Most people shy away from networking. It’s intimidating, awkward, draining, and time-consuming. When so many of us are already pressed for time, the last thing we want to do at the end of a long day is attend a “networking event.” We’d much rather meet up with friends, check in with our families, or sit in front of the TV for a bit. But networking can be extremely valuable, for finding a new job and advancing your career. In fact, it’s estimated that between 60 and 80% of jobs are found through networking. Here are five tips for how to grow your network.
Pay it forward
People will be a lot more willing to help you out if you can help them as well. If someone asks you for a favor, an introduction or some advice, give it. Helping other people will always come back to benefit you. If you promise to do something, do it! It looks really unprofessional if you agree to do a favor or attend a meeting and then don’t follow through. Don’t be selfish—think of ways you can help anyone you come in contact with.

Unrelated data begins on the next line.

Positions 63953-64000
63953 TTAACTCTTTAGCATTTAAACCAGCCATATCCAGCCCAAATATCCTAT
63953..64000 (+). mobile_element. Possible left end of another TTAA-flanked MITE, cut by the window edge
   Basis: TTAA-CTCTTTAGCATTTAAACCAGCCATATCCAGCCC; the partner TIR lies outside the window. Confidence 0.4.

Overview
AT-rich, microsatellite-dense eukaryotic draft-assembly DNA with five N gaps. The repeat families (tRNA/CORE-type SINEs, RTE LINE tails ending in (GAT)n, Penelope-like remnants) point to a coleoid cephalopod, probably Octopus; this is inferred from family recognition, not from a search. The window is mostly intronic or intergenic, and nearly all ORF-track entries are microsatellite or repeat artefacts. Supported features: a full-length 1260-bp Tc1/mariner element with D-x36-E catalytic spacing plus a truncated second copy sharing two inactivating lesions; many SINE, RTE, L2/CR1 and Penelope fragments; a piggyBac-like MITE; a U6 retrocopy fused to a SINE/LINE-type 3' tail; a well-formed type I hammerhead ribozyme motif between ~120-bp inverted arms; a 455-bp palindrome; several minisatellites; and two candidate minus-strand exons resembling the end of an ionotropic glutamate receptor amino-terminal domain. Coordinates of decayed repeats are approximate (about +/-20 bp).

Don’t dominate the conversation or make every interaction about yourself. Listen to what others have to say first and be genuinely interested in what they’re saying. When they feel like you’re listening and respecting them, they’ll learn to trust you. And who knows—you might be able to help them with whatever issue or dilemma they’re having. If you can help them out, you’ll only strengthen the relationship.
Don’t be afraid to ask for what you want. No matter how strong your network is, they probably can’t read your mind. So you have to put it into words. If you want a referral, an introduction, a meeting, or advice, you probably have to ask.
Think about the long-term
Your network is more than simply a list of contacts. Instead, you’re developing and nurturing strong, long-term relationships with people. The stronger the relationship, the more natural it’ll be for people to do favors or offer advice to you. In fact, if the relationship is strong enough, you’ll be at the forefront of people’s minds, so that when they hear about an opening or really great opportunity, they’ll automatically think of you.
Always follow up
Don’t simply collect phone numbers and email addresses and then expect people to remember you when you call them months and months down the road. Not only will they not remember you, they’ll probably be hesitant to even help you out. But if you follow up with in a few days of meeting someone, you can start to plant the seeds for that relationship. It just takes a quick phone call or email to let the person know you enjoyed meeting them and asking them to grab coffee or lunch with you.
For tips on how to grow and nurture your network, check out our website at
Blog written by Erin Greenhalgh